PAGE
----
Method: We piloted a prospective study to determine the feasibility of conducting CWW over a 4-week period. Patients were randomised 2:1 to either an intervention arm (IA) or to standard of care (SOC). Read More

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http://spcare.bmj.com/lookup/doi/10.1136/bmjspcare-2018-0017
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http://dx.doi.org/10.1136/bmjspcare-2018-001710DOI Listing
March 2019
14 Reads

Haematologists and palliative care: a multicentric qualitative study.

BMJ Support Palliat Care 2019 Feb 26. Epub 2019 Feb 26.

Palliative Care, Hospices Civils de Lyon, Lyon, France.

Objectives: Early palliative care leads to meaningful improvements in physical and psychosocial symptoms, as well as quality of life, in patients with advanced cancer. Patients with haematological malignancies, despite a high level of distress, continue to have less access to palliative care services. The aim of this study was to identify haematologists' perceptions of palliative care, as well as barriers to patient referral. Read More

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http://dx.doi.org/10.1136/bmjspcare-2018-001714DOI Listing
February 2019
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Resilience in inpatient palliative care nursing: a qualitative systematic review.

BMJ Support Palliat Care 2019 Feb 26. Epub 2019 Feb 26.

Faculty of Health and Medicine, Lancaster University, Lancaster, UK.

Background: Nurses in inpatient palliative care are frequently exposed to death and dying in addition to common stressors found in other nursing practice. Resilience may mitigate against stress but remains ill-defined and under-researched in the specialist palliative care setting.

Objective: The aim of this systematic review was to understand resilience from the perspectives of inpatient palliative care nurses. Read More

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http://dx.doi.org/10.1136/bmjspcare-2018-001693DOI Listing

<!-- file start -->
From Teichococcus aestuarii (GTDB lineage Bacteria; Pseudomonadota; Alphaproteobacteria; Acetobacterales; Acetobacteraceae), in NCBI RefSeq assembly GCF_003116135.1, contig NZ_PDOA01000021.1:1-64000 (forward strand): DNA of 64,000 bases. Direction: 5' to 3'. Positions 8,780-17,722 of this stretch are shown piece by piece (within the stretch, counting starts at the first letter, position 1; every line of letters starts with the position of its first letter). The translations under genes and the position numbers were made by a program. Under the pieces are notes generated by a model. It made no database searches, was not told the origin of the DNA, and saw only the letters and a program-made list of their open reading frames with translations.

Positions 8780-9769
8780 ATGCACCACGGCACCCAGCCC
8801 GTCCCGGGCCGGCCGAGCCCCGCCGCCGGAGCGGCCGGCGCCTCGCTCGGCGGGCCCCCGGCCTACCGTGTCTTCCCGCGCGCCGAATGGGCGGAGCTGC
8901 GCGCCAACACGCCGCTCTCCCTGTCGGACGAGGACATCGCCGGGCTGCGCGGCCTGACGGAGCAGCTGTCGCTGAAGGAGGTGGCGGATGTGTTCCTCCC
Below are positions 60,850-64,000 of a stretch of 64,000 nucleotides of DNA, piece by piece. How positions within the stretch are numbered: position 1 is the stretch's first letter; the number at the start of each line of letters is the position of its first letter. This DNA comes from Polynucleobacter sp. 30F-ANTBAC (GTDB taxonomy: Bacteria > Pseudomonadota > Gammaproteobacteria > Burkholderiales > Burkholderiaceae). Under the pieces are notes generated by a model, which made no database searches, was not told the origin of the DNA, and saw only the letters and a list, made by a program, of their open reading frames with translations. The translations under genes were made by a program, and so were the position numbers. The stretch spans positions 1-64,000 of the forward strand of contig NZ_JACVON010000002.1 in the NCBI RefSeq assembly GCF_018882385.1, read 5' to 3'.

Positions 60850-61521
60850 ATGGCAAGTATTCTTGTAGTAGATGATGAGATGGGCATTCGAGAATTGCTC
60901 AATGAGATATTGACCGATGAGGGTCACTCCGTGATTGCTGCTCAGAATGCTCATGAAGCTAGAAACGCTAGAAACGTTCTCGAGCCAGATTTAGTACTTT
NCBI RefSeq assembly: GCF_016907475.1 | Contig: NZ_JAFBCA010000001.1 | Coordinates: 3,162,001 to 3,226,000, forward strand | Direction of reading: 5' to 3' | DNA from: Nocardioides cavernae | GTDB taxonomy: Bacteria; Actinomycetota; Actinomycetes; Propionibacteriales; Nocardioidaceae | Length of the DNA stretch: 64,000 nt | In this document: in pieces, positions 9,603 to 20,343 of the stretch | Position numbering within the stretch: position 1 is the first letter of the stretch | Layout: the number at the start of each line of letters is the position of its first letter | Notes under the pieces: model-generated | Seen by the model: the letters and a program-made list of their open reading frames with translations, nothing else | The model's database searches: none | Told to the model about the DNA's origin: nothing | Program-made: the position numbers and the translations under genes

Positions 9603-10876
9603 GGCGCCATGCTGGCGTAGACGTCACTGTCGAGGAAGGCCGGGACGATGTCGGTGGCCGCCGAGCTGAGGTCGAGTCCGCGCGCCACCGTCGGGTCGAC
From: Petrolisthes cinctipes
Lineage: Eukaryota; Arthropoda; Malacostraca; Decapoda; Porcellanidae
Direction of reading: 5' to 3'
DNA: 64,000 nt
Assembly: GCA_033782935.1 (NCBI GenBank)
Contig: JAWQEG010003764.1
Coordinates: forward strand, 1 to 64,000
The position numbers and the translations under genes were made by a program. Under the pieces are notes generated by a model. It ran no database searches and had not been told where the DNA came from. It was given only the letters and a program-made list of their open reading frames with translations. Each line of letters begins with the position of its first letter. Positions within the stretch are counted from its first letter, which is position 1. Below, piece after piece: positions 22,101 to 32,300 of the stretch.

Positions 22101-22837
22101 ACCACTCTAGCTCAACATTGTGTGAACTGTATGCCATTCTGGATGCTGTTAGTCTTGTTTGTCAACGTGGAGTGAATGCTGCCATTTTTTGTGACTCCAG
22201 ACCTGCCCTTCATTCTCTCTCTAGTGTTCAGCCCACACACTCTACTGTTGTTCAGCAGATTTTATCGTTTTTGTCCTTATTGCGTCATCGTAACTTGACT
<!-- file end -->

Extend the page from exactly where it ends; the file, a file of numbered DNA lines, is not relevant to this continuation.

February 2019

Virtual reality videos used in undergraduate palliative and oncology medical teaching: results of a pilot study.

BMJ Support Palliat Care 2019 Feb 26. Epub 2019 Feb 26.

Media and Technology, Velindre Cancer Centre, Cardiff, UK.

Background: Virtual reality (VR) immersive environments have been shown to be effective in medical teaching. Our university hospital received funding from our deanery, Health Education in Wales, to film teaching videos with a 360-degree camera.

Aims: To evaluate whether VR is an effective and acceptable teaching environment. Read More

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http://dx.doi.org/10.1136/bmjspcare-2018-001720DOI Listing
February 2019
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Advance care planning for home health staff: a systematic review.

BMJ Support Palliat Care 2019 Feb 26. Epub 2019 Feb 26.

University Library Service, Cardiff University, Cardiff, UK.

Background: Advance care planning (ACP) is a process where patients express their wishes regarding their future healthcare. Its importance has been increasingly recognised in the past decade. As increasing numbers of elderly people are living in care homes, the aim of this review was to identify the most effective ACP interventions to train/educate all levels of healthcare professionals working in care homes. Read More

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http://dx.doi.org/10.1136/bmjspcare-2018-001680DOI Listing